• All that poo would have to be dealt with in some form or fashion, composted, spread like manure (spreader), put into lagoon, etc. That is expensive and has a whole host of regulations that would have to be followed, including regulations for the folks doing the cleaning.  None of those regulations are valid if the poo is left in place.
      • Regulations would be from the EPA, USDA, Local Regulating “Body” like county and township. Dealing with manure for a C.A.F.O. operation is a huge task.
        • (Concentrated Animal Feeding Operation)
      • The actual act of cleaning is expensive and time consuming.
      • The excrement breaking down inside the building adds its own heat, thus lowering that potential cost.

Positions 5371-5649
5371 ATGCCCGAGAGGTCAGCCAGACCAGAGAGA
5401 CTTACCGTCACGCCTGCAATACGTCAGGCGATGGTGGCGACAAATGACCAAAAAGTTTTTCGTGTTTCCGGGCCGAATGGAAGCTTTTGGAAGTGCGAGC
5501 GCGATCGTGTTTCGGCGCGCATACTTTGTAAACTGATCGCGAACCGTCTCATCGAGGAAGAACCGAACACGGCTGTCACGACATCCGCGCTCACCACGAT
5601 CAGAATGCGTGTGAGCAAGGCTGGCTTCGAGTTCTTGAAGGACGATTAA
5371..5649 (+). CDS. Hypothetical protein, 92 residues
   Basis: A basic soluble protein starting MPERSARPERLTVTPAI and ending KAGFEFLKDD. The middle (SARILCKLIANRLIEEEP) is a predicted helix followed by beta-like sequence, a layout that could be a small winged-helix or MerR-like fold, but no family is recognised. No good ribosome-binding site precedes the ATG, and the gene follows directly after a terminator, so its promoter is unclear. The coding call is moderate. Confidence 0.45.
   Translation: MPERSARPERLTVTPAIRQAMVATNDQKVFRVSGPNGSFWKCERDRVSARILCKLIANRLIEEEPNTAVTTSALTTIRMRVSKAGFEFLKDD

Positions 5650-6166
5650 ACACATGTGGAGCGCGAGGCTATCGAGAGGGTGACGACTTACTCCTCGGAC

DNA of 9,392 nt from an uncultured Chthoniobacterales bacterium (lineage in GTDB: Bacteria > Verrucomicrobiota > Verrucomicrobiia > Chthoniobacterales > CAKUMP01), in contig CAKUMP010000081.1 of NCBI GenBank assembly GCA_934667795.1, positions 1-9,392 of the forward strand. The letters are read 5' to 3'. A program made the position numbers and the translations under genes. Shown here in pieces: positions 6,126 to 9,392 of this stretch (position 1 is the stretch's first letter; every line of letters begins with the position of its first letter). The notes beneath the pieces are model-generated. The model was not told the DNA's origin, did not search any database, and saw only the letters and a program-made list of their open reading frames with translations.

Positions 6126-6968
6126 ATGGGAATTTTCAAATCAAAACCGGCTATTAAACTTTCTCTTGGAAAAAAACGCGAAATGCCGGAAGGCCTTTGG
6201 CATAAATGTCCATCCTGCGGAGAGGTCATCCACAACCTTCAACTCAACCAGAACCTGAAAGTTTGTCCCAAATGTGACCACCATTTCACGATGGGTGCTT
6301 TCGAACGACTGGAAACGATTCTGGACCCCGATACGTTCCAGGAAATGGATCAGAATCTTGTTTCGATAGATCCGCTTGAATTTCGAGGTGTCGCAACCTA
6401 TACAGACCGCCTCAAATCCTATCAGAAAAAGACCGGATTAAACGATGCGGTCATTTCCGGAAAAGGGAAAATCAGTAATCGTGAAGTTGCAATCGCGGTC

• But this environment is also not healthy for the chickens. I don’t think unhealthy chickens can become healthy food for you and me, but it’s an efficient system.   

I raise my chickens on pasture, outside.  Why?  Because I want my chickens to be happy and healthy.  I don’t treat them like biological meat machines. My Perfect Pastured Poultry have plenty of:

  • Sunshine and darkness so they indeed have a natural circadian rhythm.
  • They are fully feathered because it gets cool at night.
  • I move the pens two times every day, so they’re always on fresh pasture with a fresh area of vegetation, bugs, and worms to eat. And an area that’s clean and poo-free so they’re clean.
  • Fresh air so they don’t get sick.